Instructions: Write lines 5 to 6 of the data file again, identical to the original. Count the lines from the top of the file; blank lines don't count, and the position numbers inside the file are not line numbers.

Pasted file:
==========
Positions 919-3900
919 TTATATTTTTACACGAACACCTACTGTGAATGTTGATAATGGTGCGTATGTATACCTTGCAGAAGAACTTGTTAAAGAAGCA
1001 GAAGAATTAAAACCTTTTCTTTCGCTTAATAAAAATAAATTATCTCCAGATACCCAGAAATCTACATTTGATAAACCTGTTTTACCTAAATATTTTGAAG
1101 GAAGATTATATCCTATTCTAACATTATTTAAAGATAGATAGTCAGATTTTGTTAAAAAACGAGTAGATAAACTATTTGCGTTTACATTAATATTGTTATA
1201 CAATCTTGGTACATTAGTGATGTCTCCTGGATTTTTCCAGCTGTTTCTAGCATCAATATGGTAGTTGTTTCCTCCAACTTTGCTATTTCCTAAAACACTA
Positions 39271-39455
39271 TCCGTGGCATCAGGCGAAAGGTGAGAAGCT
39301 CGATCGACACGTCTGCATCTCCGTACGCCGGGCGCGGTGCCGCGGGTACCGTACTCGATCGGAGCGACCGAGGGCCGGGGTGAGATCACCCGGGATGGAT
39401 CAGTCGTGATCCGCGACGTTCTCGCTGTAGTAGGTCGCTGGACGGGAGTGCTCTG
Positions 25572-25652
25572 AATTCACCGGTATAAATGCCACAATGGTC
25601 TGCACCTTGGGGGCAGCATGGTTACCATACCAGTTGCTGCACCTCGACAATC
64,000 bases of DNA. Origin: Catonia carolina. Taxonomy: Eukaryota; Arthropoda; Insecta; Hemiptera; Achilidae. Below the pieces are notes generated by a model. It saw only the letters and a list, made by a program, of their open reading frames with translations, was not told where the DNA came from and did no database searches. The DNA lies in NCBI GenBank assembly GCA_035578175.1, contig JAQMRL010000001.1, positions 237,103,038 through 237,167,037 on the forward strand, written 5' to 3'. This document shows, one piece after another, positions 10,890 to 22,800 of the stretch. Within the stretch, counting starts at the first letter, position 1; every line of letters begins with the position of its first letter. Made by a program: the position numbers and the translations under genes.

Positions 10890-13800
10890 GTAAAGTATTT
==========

1201 CAATCTTGGTACATTAGTGATGTCTCCTGGATTTTTCCAGCTGTTTCTAGCATCAATATGGTAGTTGTTTCCTCCAACTTTGCTATTTCCTAAAACACTA
Positions 39271-39455